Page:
The public broadcaster RTVS in Slovakia is in danger of losing its independence

Please find below a statement from AEJ International about media freedom in Slovakia:

The Association of European Journalists (AEJ International) expresses its deep concern about the development of the media landscape in Slovakia. For several months now, government officials, led by Slovak prime minister Robert Fico, have not only been selecting which media outlets they are and are not willing to communicate with, but have also been attacking concrete journalists who are doing work for the public.

It is suspected that the behaviour of a number of politicians in the ruling coalition is motivated by personal causes that the attacked journalists have reported on, rather than by the public interest. In our point of view, this also violates the public’s constitutional right of access to information and threatens the constitutional right to freedom of expression.

For several months we have been tracking the efforts of the ruling coalition to turn the public broadcaster Radio and Television of Slovakia (RTVS) into a state media house in the hands of ruling coalition politicians. The latest proposal of the Minister of Culture Martina Šimkovičová is clearly aimed at the purposeful replacement of RTVS director Ľuboš Machaj.

This is proven by the fact that it is only a formal (pretended) abolition of RTVS and its replacement by a “new” entity with an almost identical name, Slovak Television and Radio, which will, however, be a direct successor to RTVS. We consider such changes to the law in a key public service medium to be a threat to democracy. Renaming a company and replacing it with a similar name are more familiar from the environment of companies involved in unfair economic activity than from the environment of a transparent public service in one of the Member States of the European Union.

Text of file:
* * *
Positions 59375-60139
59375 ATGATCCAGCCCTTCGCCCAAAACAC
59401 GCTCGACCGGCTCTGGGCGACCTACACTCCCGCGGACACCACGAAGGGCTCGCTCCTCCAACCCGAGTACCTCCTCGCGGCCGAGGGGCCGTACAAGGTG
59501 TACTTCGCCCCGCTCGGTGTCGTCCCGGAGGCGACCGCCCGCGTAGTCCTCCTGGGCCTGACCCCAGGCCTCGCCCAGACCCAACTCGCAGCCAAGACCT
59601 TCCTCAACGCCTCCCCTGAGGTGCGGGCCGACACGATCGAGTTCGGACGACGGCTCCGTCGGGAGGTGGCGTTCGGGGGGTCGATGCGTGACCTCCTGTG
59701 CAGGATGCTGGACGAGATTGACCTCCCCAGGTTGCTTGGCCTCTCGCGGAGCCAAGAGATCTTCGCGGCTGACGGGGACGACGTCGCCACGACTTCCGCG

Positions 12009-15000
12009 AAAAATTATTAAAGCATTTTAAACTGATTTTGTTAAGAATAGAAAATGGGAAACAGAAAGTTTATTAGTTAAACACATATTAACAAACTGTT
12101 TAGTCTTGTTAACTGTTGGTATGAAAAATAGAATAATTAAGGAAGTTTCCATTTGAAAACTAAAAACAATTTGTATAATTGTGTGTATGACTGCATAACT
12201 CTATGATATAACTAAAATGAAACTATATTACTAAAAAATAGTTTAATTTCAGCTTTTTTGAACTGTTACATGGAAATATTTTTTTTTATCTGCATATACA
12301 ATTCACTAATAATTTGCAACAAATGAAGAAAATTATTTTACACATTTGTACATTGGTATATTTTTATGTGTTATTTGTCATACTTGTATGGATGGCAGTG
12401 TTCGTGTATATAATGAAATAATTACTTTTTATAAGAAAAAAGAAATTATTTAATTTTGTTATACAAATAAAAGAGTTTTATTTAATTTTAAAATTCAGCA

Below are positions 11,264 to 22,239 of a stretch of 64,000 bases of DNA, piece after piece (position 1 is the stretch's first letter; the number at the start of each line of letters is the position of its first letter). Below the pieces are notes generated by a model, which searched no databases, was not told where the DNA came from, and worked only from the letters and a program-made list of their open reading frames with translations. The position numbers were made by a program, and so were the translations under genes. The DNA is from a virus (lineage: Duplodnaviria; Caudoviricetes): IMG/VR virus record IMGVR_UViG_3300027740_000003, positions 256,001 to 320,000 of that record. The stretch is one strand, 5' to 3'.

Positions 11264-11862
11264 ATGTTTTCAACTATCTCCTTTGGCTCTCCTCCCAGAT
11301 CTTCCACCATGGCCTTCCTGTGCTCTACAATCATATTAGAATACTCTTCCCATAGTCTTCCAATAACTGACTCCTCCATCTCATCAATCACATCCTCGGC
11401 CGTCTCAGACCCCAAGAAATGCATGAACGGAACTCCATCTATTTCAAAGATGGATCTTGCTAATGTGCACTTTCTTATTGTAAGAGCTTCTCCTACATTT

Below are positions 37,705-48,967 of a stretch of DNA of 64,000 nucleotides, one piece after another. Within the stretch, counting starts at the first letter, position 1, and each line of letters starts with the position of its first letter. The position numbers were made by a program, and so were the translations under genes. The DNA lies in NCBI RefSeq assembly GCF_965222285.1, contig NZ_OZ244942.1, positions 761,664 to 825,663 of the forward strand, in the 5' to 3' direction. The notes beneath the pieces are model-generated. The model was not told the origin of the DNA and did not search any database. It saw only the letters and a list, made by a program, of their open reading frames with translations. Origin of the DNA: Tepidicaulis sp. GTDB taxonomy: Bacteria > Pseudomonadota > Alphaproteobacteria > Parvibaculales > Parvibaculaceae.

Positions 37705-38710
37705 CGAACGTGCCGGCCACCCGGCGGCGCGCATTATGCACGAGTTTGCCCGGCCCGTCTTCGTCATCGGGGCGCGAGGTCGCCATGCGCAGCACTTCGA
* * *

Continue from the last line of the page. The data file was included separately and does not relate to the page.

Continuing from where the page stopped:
We would like to remind you that politicians of the parties of the ruling coalition in Slovakia make no secret of the purpose and goals of the legislative change. From the position of AEJ Int., we see the new law as a direct threat to the interests of the public and its right to an independent and strong public service media.

The proposed new principles for the election of members of the controlling bodies of the advocated Slovak Television and Radio arm politicians with a tool to control the programming and its content. The draft law also mentions a new programme board that will oversee Slovak Television and Radio programmes that are broadcast in the ‘public interest’, which can also be described as a normalisation of the public service in the sense of the Czechoslovak political tradition prior to 1989.

It is the politicians of the coalition from the Slovak National Party and Smer-SD party who directly and publicly repeatedly label specific journalists and specific RTVS programmes that they do not like. We are therefore also concerned that, once they take control of television, the accounts of specific politicians will be settled with specific journalists.

Andrej Danko, the SNS chairman and candidate for President of the Slovak Republic, has said that he does not like, for example, the only investigative programme, Reporters. The programme also recently covered the cases of senior Slovak National Party officials. Prime Minister Robert Fico and other representatives of the Smer-SD party have not spared personal and public criticism against journalists of other RTVS programmes, including the moderators of political debates and its foreign correspondents.

On the basis of the above, we express our solidarity with the Slovak media, with the journalists of RTVS and with the Slovak public. It is not in the public interest for RTVS to become a subordinate organ of the Government and Parliament.

Isaia Tsaousidou, President of AEJ Int.

Kyriakos Pierides, Media Freedom Representative of AEJ Int.

Ivan Brada, President of AEJ Slovak Section,

Tibor Macak, Vice President of AEJ Int.

Július Lorincz, former President of AEJ Slovak Section

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